Companies should be working to advance a culture of risk management across the organisation to a point where it's used effectively and consistently in decision making. Risk management is 'everyone’s business' - Board, managers and staff at every level.

The CEO Institute was founded in 1992. It is now Australia's leading membership organisation for CEOs and senior executives. It provides a forum for over 1,000 Chief Executive members to connect and share their learning with each other. In 2011, The CEO Institute became the world’s first global certification body for CEOs, and in 2013, partnered with UNESCO in support of the "Malala Fund for Girls' Right to Education". In 2014, they began offering their programs globally.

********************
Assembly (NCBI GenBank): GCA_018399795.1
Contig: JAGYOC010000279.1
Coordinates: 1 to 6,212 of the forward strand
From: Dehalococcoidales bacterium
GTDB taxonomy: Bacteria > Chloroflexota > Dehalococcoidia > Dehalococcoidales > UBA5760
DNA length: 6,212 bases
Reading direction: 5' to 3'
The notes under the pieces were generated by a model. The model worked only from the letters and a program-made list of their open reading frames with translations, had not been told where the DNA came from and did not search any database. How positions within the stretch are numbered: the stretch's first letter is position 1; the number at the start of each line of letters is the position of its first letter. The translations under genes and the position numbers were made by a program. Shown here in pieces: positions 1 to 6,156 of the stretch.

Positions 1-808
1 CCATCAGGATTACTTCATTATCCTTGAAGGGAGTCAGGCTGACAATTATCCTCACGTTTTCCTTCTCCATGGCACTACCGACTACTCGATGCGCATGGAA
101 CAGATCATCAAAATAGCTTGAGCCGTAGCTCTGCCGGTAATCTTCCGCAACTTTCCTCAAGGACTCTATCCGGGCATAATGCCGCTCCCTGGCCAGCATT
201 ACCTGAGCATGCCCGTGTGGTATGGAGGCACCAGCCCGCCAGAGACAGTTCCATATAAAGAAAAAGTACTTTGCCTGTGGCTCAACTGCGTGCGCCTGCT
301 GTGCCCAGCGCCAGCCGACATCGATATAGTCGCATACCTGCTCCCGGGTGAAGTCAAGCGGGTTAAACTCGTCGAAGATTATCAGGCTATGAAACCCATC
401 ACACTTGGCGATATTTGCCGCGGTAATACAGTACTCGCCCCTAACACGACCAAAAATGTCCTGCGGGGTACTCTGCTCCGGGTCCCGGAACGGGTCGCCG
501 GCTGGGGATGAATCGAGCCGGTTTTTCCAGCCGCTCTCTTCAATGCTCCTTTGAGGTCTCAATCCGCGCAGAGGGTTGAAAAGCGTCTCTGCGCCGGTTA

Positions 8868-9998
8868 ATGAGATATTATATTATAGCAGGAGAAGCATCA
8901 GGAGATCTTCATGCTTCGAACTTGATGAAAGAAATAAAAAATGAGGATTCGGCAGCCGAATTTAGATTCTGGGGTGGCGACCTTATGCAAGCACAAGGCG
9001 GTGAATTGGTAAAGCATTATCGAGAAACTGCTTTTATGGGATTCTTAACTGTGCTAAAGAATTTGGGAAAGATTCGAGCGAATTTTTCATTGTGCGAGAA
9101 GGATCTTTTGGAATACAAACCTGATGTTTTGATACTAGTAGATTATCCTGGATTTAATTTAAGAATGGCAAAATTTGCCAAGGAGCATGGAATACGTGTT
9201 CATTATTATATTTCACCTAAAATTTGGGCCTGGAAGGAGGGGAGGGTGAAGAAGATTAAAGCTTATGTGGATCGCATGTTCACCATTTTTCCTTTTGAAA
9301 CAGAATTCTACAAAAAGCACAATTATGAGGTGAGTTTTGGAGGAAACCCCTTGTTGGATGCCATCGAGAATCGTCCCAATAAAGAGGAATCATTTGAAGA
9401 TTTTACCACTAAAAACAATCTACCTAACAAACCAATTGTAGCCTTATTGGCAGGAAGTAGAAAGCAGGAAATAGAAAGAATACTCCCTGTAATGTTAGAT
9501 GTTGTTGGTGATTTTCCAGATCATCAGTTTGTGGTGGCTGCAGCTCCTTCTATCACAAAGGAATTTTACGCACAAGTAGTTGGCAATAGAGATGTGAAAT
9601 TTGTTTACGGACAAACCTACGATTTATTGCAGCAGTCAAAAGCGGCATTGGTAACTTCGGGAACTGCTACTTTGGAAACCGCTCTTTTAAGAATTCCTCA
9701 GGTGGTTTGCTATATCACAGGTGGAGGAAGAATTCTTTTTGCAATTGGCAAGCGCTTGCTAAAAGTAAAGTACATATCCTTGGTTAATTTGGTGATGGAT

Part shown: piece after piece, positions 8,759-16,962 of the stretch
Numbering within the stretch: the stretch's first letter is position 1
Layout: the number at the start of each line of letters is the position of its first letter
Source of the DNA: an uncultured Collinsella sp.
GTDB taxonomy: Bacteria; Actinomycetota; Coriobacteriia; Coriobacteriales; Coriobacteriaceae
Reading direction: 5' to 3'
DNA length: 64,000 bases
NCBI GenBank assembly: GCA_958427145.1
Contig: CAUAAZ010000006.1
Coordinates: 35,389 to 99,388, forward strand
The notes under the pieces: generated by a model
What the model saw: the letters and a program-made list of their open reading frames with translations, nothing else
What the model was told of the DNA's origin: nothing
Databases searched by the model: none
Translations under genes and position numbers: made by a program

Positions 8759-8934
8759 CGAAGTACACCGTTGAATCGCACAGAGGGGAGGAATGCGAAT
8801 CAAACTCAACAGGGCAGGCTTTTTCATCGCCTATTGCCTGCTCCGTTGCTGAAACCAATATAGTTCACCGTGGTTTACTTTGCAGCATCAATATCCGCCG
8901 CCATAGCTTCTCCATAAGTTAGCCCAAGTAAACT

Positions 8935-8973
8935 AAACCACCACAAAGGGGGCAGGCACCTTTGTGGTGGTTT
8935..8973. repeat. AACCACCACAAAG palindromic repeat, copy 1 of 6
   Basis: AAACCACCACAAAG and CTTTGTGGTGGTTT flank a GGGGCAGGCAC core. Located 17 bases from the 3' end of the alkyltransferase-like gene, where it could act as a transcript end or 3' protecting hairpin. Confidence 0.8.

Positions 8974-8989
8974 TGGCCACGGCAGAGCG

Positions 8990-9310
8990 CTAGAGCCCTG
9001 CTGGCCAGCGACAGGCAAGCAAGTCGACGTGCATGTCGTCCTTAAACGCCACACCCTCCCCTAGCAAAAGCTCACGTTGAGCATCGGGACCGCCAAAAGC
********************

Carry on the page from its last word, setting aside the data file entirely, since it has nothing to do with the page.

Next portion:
The CEO Syndicate is an exclusive peer support network for CEOs. The first meeting of The CEO Syndicate program was held in Melbourne in June 1992. Offices were opened in Adelaide in 1996 and Sydney and Brisbane in 1997, with Perth launching in 2007. In 2015, the New Zealand office opened.

The Future CEO program is a certification course designed by the business leaders of today for the business leaders of tomorrow. The first Future CEO meeting was held in Melbourne in May 2012. In 2014, the "Future CEO Scholarship Fund for Women" was established, and continues to be offered today.

Membership of The CEO Institute is by invitation only. To register your interest click enquire.





Write new comment

45575490549154925482 5483 5175